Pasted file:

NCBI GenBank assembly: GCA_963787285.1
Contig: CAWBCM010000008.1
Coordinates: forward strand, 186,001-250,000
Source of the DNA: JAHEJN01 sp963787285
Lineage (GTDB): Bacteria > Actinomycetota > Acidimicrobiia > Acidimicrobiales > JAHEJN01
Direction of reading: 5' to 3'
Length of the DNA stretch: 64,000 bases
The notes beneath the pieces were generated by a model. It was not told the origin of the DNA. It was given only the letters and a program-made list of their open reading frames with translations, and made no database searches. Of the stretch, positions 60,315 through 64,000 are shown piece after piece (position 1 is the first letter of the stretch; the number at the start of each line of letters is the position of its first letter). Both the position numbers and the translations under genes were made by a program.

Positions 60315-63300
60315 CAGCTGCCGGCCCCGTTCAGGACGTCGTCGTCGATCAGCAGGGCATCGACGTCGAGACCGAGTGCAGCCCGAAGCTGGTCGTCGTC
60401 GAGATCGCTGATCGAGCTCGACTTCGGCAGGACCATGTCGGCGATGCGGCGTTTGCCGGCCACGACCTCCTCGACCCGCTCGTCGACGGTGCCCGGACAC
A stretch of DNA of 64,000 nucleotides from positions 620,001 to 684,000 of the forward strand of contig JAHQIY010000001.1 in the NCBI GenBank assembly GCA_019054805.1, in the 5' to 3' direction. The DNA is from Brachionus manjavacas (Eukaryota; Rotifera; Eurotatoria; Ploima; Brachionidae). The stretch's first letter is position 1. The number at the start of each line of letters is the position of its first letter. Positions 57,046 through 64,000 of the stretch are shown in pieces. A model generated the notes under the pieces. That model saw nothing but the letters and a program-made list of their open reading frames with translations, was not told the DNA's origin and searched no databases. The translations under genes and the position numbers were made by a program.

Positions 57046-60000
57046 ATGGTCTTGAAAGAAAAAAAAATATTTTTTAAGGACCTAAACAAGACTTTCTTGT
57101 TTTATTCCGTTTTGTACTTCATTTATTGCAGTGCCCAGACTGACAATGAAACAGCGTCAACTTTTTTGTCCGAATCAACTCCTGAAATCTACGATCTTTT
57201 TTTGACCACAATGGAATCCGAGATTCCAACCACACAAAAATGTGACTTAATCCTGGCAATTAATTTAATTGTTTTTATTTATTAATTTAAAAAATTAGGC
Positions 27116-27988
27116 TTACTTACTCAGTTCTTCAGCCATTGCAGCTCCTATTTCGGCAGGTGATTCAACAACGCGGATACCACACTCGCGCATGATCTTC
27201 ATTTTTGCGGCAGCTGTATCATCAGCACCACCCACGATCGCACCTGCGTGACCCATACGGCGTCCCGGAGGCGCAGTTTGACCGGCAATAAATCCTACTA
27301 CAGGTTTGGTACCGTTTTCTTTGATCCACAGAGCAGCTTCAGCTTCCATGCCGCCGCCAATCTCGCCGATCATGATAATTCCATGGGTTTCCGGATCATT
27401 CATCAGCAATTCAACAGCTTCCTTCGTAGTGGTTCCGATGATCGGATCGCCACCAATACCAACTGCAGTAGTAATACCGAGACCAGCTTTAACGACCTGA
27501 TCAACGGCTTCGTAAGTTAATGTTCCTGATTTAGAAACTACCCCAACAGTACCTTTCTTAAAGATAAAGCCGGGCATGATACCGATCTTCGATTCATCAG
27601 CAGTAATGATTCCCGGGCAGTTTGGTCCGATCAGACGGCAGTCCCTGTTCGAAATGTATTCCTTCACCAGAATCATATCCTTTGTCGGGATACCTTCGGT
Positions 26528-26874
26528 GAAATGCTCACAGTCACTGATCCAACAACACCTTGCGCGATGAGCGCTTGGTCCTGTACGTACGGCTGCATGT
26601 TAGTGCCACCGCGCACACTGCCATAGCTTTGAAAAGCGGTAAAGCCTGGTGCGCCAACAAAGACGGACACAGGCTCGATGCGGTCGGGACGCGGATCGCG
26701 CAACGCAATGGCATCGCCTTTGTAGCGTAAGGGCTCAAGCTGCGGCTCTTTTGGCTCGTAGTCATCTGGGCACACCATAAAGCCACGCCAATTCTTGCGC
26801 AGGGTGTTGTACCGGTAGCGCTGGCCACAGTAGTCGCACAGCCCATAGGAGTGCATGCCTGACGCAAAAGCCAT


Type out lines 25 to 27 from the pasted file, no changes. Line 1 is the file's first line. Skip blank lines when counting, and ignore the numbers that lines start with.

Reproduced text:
26528 GAAATGCTCACAGTCACTGATCCAACAACACCTTGCGCGATGAGCGCTTGGTCCTGTACGTACGGCTGCATGT
26601 TAGTGCCACCGCGCACACTGCCATAGCTTTGAAAAGCGGTAAAGCCTGGTGCGCCAACAAAGACGGACACAGGCTCGATGCGGTCGGGACGCGGATCGCG
26701 CAACGCAATGGCATCGCCTTTGTAGCGTAAGGGCTCAAGCTGCGGCTCTTTTGGCTCGTAGTCATCTGGGCACACCATAAAGCCACGCCAATTCTTGCGC